EXPLAINER

Flattening the curves: Making a meal out of the old Maccas site at Nambucca

Flattening the curves: Making a meal out of the old Maccas site at Nambucca

It's taken less than a week for demolition crews to flatten the golden curves of the old McDonalds site at Nambucca Heads.

Demolition of the site officially began last Tuesday to clean the slate for the construction of the new multi-million dollar TAFE NSW Connected Learning Centre (CLC).

The pace of change has knocked more than a few locals for six, with many left scratching their heads at the perceived wastefulness of building a brand new building instead of repurposing the old one.

But TAFE NSW Investment Program Manager for the North Region Tom Ryan has said there was really no other way around it.

"At this new Connected Learning Centre, we won't be training people to work at Maccas," he said.

He said while the McDonalds restaurant had been tailored with precision to cater to the needs of that business, the structural elements of the building design - like long kitchen galleys - did not fit with the flexible and digital learning space requirements of the CLCs.

An artist's impression of the finished facility

An artist's impression of the finished facility

The new building will have a footprint more than twice the size of the old Maccas, at some 700m squared.

It will comprise up to eight individual classrooms with two touchscreen LCD televisions in each to remotely connect students learning the same courses in campuses throughout regional NSW via a digital conference-style model.

A draft up of the internal layout. There are already 14 CLCs around the state, and most follow the same design layout

A draft up of the internal layout. There are already 14 CLCs around the state, and most follow the same design layout

An on-site administrator will be on deck to hand out any physical materials needed during the class.

"We had a course recently where a group of students learned to make bread. Each student was in a different part of the state, but all learning together," Mr Ryan said.

He said the nature of this type of digital learning means more courses can be offered in the Nambucca Valley, with their availability no longer reliant on local enrolment numbers.

"It's possible to have just one or two students from Nambucca studying one of the 50 or so courses now available at Connected Learning Centres," he said.

He also said this format of learning pairs perfectly with COVID-19 social distancing requirements.

The new Nambucca CLC will also house computer hubs, and both internal and external communal learning spaces.

And a rotating roster of 'learning caravans' called Mobile Training Units will park up outside the facility each semester, bringing mobile commercial kitchens, hairdressing salons, or mechanics workshops for students to work through the practical components of their courses.

Member for Oxley Melinda Pavey visited the site today to turn the first sod.

Cr Janine Reed and Member for Oxley Mel Pavey turn the first sod with gusto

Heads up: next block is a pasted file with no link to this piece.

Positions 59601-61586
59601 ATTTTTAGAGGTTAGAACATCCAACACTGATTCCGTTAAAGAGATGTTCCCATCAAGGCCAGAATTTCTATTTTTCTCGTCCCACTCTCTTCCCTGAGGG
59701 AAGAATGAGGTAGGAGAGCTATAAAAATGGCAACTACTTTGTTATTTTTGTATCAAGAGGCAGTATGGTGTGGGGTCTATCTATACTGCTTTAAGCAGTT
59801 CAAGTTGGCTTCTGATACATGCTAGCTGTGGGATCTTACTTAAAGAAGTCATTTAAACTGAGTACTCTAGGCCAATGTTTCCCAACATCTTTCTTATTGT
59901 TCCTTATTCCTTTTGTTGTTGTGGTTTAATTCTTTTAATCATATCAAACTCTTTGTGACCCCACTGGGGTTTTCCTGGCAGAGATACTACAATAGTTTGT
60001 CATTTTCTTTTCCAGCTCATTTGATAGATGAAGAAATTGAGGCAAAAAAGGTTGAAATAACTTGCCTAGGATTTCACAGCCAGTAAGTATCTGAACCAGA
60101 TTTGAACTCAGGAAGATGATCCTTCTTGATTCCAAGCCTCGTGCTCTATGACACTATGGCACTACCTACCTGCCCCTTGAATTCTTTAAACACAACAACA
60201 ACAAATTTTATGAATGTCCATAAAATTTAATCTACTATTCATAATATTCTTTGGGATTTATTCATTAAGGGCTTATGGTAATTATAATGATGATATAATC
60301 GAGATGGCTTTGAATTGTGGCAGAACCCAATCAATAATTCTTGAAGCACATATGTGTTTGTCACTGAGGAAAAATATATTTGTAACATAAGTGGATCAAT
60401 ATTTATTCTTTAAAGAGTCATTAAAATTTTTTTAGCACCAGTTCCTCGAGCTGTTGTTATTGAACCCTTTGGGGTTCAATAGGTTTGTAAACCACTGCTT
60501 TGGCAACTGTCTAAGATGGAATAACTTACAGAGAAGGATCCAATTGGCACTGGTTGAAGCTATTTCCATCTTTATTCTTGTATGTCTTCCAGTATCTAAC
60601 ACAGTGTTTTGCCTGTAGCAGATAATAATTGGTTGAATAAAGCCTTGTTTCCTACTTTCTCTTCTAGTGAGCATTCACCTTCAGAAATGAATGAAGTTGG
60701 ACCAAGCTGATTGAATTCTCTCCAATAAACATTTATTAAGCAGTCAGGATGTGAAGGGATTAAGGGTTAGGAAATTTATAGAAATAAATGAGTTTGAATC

Cr Janine Reed and Member for Oxley Mel Pavey turn the first sod with gusto

"I'm excited to announce that work is underway for this state-of-the-art campus, which will open up new education and training opportunities in Nambucca Heads and provide students with access to in-demand courses, expert teachers and support services," Ms Pavey said.

"This is the first ever TAFE NSW presence in the Nambucca Heads community, and I look forward to seeing local students take advantage of the incredible facility once it opens its doors next year.

Mel Pavey and Tom Ryan explore the design schematics

Mel Pavey and Tom Ryan explore the design schematics

"The brand new facility is what local students deserve - and will be built near Nambucca Plaza, in close proximity to local employers, by local business Lahey Constructions."

Kempsey-based Lahey Constructions has engaged with local subcontractors for this project.

"Of the 12 workers we've had on site so far, all are from the Nambucca region and three are Indigenous," Lahey Construction and Services Manager Matt Fearnley said.

He said it was a "win-win" scenario; most people prefer to work closer to home, and locals are usually more invested in the project because they get to see firsthand the benefits it brings to their local community.

Lahey's Lochie Clarke, Lachlan Monro and Matthew Fearnley with Mel Pavey and TAFE NSW's Tom Ryan and Jill Ashley

Lahey's Lochie Clarke, Lachlan Monro and Matthew Fearnley with Mel Pavey and TAFE NSW's Tom Ryan and Jill Ashley

The disused McDonalds drive-thru restaurant now lies in three piles - aluminium, structural steel and concrete rubble - which Mr Fearnley said are being carefully sorted for recycling.

"Out of this site, we'll probably only see two to three loads of rubbish be carted away," he said.

"And that will be made up of materials we can't recycle like ducting."

The pile of scrap aluminium is waiting to be melted down and reused

The pile of scrap aluminium is waiting to be melted down and reused

Cr Janine Reed was also at the sod-turning this morning and said she was excited to see this project begin.

She said this facility will help position the Nambucca Valley for the future, at a time when Australia is rediscovering the value of manufacturing.

She also said she believes the increased potential for local trade skills development will perfectly complement the council's Valla Urban Growth Area plans.

According to Mr Ryan, if all goes well, we could see a ribbon cutting ceremony this time next year.

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